electbrittneybollay.com Education: Occupation: Vice Chair, King Conservation District Board of Supervisors
Statement: It has been my honor to serve on the King Conservation District Board of Supervisors for the past three years, and I am eager to continue working for my neighbors in King County. During my first term I have insisted on responsible spending of public money, increased transparency, and prioritized equity. I’ve lobbied the state legislature to commit to accessibility and democracy by putting our elections on the regular ballot. I’ve written and passed good governance rules that clarify the Board’s responsibilities and supported a strategic planning process that explicitly centers environmental justice. Thanks to this work, I’ve been honored to be chosen unanimously by my colleagues to serve as Board Vice Chair. King Conservation District champions the efforts of our environmentally-focused neighbors and provides them with technical and financial assistance for conservation projects, working with them as peers instead of top-down legislators. I’m excited to spend three more years supporting local agriculture, clean waterways, abundant forests, and healthy salmon. I’ll safeguard our budget, strengthen our work by growing partnerships with other government organizations, make our elections more open, accessible, and predictable, and approve a new, fair contract with our unionized staff. During the past three years the Conservation District has entered a period of unprecedented stability and success, and I pledge that we will only grow from here. Thank you for the honor of serving another term.
Candidate Forum Questionnaire:
1. Why do you want to be a KCD board member? I was elected to King Conservation District in 2021, and my love for the organization and the work have only grown over the past three years. I'm excited to serve another term on the Board, helping to support and grow the District. Environmental action and local government both impact every person, every day, and that's why they're my twin passions.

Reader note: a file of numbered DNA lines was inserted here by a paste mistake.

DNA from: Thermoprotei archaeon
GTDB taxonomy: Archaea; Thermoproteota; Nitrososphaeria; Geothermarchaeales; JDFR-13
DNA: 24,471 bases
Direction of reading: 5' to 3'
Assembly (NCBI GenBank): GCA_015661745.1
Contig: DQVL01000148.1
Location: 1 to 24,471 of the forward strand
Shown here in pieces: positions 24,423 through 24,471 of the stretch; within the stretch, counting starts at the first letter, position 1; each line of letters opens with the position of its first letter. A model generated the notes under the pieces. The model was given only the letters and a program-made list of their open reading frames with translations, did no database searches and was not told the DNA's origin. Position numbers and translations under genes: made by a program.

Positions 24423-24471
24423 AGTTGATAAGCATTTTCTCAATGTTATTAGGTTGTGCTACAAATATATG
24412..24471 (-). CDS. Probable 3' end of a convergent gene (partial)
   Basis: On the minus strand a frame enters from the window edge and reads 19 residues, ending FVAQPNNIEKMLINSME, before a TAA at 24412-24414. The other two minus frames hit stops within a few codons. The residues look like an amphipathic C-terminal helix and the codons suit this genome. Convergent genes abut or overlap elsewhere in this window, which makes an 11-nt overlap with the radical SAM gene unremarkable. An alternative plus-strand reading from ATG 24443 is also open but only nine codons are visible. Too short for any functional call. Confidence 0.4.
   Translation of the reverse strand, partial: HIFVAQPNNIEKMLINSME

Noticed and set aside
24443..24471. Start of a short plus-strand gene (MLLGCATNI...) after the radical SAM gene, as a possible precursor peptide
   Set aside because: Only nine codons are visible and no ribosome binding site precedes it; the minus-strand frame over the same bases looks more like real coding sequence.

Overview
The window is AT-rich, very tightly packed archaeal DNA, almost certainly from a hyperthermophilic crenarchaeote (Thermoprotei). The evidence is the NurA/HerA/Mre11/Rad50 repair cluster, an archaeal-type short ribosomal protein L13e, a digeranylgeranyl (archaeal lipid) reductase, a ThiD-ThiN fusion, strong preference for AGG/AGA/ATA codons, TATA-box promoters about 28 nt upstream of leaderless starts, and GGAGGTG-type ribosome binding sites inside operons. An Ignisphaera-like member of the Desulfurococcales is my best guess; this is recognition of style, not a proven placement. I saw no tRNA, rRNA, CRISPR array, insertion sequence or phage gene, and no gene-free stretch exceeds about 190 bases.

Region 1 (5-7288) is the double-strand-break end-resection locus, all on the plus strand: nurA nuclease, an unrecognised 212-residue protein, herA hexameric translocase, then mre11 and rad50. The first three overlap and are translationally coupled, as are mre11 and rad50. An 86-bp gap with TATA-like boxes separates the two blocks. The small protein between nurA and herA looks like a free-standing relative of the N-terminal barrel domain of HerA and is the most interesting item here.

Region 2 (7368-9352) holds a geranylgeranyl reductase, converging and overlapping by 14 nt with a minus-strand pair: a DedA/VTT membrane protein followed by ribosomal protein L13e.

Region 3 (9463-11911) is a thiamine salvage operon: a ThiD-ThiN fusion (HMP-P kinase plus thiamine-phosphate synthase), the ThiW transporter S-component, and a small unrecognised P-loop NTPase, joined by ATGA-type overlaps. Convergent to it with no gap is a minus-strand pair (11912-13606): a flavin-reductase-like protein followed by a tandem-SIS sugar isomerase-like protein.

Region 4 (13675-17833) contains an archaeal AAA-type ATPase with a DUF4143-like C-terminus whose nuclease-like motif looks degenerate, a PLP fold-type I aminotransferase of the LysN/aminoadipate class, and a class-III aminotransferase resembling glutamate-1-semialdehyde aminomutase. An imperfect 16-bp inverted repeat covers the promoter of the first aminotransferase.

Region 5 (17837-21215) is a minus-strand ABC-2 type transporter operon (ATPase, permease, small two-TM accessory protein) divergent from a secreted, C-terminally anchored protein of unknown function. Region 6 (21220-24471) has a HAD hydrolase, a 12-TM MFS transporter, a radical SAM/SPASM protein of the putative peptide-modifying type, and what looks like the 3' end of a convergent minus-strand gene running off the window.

2. What are your qualifications for this position? In addition to my three years of on-the-job experience, including serving as Board Vice Chair and Auditor this year, I have nearly a decade of local and state environmental work to my name. I understand not only the science of conservation and climate change, but the political and economic forces that influence our environmental work in King County. I've also spent these years carefully listening to and developing relationships with community members, elected officials, and other conservation partners, which strengthens my work on the Board.
3. What are your priorities if you are elected? My top priorities are: -Fixing our election process to make it easier for people to vote and to run -Removing barriers that make it harder for small organizations, new organizations, and people not fluent in English to use our programs -Finding new partnerships and funding opportunities and cutting red tape so we can do more conservation work, faster -Protecting farmland by fighting climate change and our farms' number one enemy, urban sprawl
4. What would you like to accomplish? In my successful second term I'll bring more cities into the Conservation District, so we can help more people in a wider area. I'll bring our farmers and local food vendors a fairer, more effective grant process and greater economic growth. I'll double and triple down on outreach so more King County residents will be familiar with the Conservation District and our work and will participate in our elections by either running or voting. Finally, I'll address the number one concern of my constituents and bring our elections to the modern era -- first by moving our three elected positions to districts, then to a paper ballot like every other election in Washington State.